Intestinal illness outbreak hits Texas, one case in panhandle

Intestinal illness outbreak hits Texas, one case in panhandle

Amarillo, TX -  An intestinal illness has health care providers on high alert.

It's called Cyclospora. There have been over fifty cases in one week state-wide. And local health care officials tell us they have seen a case here in Amarillo.

State and local health authorities are investigating an outbreak of the intestinal illness caused by consuming contamintated food or water. The majority of the cases here in Texas are said to have come from produce.
"Cyclospora is a protozoan, so like there's cysts that are excreted in someone's feces," says Public Health Director Casie Stoughton. It can be treated with an antibiotic. Usually it can cause lots of diarrhea and abdominal pain, usually characterized by prolonged diarrhea."

According to the Texas Department of State Health Services, the state has risen to nearly sixty confirmed cases.

One has even been seen in Amarillo, however the source of this case has not been identified.
"These types of infections could go undetected you know they're going to be a GI upset, so nausea, vomiting, diarrhea, maybe some fever accompanying that, so you know we could just pass it off as a simple GI bug and kinda over look it," says Nurse Practitioner Amy Upton.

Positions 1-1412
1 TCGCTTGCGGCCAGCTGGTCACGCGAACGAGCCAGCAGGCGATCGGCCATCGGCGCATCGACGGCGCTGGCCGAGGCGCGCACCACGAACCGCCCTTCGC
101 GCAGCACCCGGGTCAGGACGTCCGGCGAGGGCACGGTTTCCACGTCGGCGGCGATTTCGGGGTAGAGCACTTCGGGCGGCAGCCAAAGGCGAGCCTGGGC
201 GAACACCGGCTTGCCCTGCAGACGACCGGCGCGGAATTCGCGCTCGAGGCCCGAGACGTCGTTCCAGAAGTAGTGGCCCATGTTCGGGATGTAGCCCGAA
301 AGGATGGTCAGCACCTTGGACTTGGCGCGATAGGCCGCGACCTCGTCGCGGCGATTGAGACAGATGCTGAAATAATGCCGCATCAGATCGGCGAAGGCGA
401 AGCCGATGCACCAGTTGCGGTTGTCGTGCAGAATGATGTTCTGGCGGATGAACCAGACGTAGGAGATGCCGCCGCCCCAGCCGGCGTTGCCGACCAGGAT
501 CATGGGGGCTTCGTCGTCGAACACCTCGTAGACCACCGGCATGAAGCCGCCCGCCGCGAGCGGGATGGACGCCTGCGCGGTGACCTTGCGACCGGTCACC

"It doesn't spread person to person, so usually you would have to eat that item that has the cysts on it, so that's good that it doesn't spread person to person," says Casie Stoughton.

Reports of Cyclospora have been high in Texas each of the past three summers, but the alert says the recent surge is unusual'

Although it usually takes a week for a person to fall ill, the illness may last a month or longer if untreated.
"Washing hands is number one, and two washing your foods appropriately," says Upton. "Washing them in warm, soapy water. Let them dry before you eat them."
"The best way to do that is washing any produce of vegetables--fruits, vegetables things like that. wash those very, very well," says Stoughton.

Officials tell us although thoroughly washing produce is recommended, it does not completely eliminate the risk of transmission.